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3/15/07: New biographies of famous people for fourth graders and up

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Biographies are among our patrons’ favorite books, because it is so interesting and inspiring to read true stories of real people who have done exciting things. We are in the midst of purchasing 27 biographies about a wide variety of extraordinary people ranging from historical figures to today’s athletes and entertainers. These books are officially categorized as Junior Nonfiction, meaning they are aimed at fourth graders and up, but a quick look at some of the people featured makes clear they’d appeal to teens and adults as well. Already here and on our shelves are books about:

  • Historical heroes and heroines like American Red Cross founder Clara Barton, Wild West cowboy Bill Pickett and abolitionist Harriet Tubman.
  • Athletes like quarterback Peyton Manning, track and field champion Jesse Owens, skateboarder Tony Hawk, and golfers Michelle Wie and Tiger Woods.
  • Politicians like Bill and Hillary Rodham Clinton.
  • Royalty like Prince William.
  • World leaders like Nelson Mandela.
  • Entertainers like Christina Aguilera, Leonardo DiCaprio, Elvis Presley and Oprah Winfrey.
  • Creative people like painter and sculptor Georgia O’Keeffe and author Lemony Snicket.


Books for parents to read to kids
For beginning readers, we also have a variety of easy new books that are perfect for parents to read to their youngsters. They include “Leaf Man” by Lois Ehlert, “I Ain’t Gonna Paint No More!” by Karen Beaumont, “The Great Fuzz Frenzy” by Janet Stevens and Susan Stevens Crummel, “Max Goes to the Moon: A Science Adventure with Max the Dog” by Jeffrey Bennett, “I Wanna Iguana” by Karen Kaufman Orloff and David Catrow, “Zen Shorts” by Jon J. Muth (with help from Stillwater the bear), and “Trains: Steaming! Pulling! Huffing” by Patricia Hubbell. All these books have lovely illustrations as well.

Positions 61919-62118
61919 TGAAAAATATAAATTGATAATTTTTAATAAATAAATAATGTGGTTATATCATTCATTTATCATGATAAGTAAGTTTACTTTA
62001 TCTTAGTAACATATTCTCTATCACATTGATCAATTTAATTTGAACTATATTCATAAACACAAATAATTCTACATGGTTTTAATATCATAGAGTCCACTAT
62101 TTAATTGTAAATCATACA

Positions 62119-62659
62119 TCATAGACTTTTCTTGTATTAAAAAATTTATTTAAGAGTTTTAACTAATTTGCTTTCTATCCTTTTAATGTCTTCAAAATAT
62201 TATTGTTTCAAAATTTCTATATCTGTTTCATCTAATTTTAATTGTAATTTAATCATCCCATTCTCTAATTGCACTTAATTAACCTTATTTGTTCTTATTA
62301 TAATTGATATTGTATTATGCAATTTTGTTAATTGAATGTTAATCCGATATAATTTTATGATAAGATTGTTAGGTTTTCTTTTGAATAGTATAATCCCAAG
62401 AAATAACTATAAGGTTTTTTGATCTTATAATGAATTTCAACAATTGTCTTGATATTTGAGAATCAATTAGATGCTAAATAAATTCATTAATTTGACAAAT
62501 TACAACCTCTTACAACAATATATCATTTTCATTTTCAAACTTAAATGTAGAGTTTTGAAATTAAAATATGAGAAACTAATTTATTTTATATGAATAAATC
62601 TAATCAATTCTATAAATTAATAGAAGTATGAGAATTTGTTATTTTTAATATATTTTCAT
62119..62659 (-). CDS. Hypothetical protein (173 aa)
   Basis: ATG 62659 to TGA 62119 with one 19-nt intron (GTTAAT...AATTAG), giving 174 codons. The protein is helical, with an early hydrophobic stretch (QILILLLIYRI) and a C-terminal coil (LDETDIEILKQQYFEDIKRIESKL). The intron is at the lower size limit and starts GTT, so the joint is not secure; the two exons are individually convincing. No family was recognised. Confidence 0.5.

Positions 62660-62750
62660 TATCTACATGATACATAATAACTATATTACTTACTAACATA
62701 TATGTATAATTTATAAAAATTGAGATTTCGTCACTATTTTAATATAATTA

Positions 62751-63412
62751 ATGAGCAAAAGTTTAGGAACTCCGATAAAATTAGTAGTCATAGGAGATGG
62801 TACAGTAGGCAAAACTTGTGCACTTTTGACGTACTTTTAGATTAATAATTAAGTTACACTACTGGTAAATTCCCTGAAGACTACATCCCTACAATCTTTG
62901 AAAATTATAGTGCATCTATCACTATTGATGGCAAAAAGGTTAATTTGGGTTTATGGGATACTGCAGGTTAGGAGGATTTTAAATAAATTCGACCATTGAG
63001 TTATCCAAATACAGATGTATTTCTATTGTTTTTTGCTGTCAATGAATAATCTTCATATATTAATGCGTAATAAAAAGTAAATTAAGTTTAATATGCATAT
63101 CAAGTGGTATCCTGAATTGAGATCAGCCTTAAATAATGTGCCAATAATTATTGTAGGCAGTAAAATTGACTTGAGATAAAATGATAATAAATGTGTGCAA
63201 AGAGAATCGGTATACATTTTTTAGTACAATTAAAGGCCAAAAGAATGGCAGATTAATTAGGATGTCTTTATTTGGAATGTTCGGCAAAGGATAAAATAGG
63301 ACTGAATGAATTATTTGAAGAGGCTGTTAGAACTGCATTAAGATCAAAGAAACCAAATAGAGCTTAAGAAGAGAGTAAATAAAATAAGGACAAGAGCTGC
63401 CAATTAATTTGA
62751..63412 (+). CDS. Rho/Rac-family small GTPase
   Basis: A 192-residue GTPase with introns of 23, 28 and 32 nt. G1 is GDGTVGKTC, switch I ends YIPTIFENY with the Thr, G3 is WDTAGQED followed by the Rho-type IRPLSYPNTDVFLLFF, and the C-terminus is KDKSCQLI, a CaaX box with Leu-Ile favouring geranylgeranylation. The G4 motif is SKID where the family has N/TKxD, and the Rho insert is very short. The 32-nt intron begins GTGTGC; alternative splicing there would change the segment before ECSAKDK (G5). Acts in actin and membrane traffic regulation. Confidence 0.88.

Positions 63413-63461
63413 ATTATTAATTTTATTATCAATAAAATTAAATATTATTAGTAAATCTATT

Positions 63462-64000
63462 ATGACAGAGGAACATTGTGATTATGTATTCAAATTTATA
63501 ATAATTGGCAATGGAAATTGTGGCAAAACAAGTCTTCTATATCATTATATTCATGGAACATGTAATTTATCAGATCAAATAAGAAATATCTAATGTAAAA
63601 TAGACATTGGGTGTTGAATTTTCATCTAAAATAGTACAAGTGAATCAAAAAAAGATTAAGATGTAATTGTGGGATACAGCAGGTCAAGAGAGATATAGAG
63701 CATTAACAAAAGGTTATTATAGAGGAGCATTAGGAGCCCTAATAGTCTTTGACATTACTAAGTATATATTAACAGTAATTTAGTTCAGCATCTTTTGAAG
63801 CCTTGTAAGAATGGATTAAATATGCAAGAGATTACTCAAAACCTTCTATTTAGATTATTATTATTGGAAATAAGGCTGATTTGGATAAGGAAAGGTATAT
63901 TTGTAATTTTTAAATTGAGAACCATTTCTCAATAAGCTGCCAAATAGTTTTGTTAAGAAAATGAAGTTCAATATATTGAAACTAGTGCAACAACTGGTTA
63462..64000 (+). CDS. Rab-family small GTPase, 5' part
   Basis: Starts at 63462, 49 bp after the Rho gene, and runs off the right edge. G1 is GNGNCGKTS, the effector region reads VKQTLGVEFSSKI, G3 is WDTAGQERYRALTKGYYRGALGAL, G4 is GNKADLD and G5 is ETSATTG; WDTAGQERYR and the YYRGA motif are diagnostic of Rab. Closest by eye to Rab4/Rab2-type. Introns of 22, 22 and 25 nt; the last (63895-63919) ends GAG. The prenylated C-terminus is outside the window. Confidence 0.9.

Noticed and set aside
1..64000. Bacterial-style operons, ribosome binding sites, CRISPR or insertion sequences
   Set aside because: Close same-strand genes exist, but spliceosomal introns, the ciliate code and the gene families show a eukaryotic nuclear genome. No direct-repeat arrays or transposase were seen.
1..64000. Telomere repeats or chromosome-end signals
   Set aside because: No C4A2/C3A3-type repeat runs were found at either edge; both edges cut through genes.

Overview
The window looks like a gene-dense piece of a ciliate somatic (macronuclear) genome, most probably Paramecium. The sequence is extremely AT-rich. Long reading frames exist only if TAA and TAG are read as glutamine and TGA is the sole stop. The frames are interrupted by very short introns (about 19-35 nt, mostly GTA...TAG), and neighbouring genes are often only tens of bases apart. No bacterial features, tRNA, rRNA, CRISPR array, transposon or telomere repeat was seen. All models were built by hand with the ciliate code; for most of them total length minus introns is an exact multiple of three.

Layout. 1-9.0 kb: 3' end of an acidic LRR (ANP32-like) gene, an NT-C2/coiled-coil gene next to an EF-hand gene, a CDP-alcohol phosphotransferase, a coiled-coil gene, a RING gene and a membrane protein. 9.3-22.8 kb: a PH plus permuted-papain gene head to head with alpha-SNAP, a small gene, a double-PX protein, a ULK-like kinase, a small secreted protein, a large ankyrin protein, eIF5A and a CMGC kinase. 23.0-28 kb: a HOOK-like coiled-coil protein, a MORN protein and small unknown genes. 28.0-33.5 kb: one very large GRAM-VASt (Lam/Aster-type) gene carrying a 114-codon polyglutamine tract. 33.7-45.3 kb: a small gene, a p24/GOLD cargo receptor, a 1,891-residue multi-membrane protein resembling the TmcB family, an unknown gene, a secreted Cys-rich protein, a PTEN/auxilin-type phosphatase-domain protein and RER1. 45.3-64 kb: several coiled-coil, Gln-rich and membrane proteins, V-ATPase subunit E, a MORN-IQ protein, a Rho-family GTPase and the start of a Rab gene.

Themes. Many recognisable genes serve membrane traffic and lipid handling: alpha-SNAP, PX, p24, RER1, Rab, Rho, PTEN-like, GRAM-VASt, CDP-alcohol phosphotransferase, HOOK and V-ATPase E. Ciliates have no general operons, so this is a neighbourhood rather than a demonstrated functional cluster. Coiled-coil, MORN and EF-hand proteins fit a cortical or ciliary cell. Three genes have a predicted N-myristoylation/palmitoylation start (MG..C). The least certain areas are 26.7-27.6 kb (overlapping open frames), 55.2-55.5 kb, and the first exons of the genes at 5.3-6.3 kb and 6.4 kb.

New books for adults: History, puzzles, how-to and inspiration
“The Boleyn Inheritance” by Philippa Gregory tells the stories of Anne of Cleves, Katherine Howard and Jane Rochford. “Journey to Freedom” by Miles Davis is another in the important African American Library series. “Su Doku for Dummies” by Andrew Heron and Edmund James offers a range of these popular puzzles from easy to diabolically difficult. “Secrets of the Night Sky” by Discover magazine columnist Bob Berman offers text and drawings of what you can see in the universe with the naked eye. “Cold-Climate Gardening” by Lewis Hill contains tips on how to extend your growing season by at least 30 days. “The Intellectual Devotional” by David S. Kidder and Noah D. Oppenheim provides a year’s worth of daily readings to refresh the spirit, stimulate the mind and help complete your education.

Fantasies for adults
“Mistral’s Kiss” by Laurel K. Hamilton is about Princess Meredith, a former private detective in Los Angeles and now heir to a throne of faerie. “Wicked: The Life and Times of the Wicked Witch of the West” is a fantasy by Gregory Maguire that looks at the story of Oz from the darker side of the rainbow, in the tradition of J.R.R. Tolkien.

Lifelong Learning lectures underway
The third in our spring series of Lifelong Learning lectures takes place this Saturday, March 17, when Dr. Roger Cohen speaks on “Impending Climate Catastrophe and the Quick Energy Switch,” a hard technical look at the global warming issue and a short trip into the energy future. Please click on the Lifelong Learning Program page for details of the full Spring 2007 lecture series. All are free to the public. They take place in the library at 3 p.m. on Saturdays.

Thanks to our donors
Our thanks this week for gifts of books and materials from Richard Clare, Bruce Dryburgh, Gail Furtau, Dot Jones, Sue Kehret, Peggy Lane, Bonita Lynne, Mary McDonald, Carl Nevitt, Pagosa Bible Church, Virginia Pichon, Rader family, MaryAnn Stewart, Susan Thorpe, Bill Wetzel and Margaret Wilson.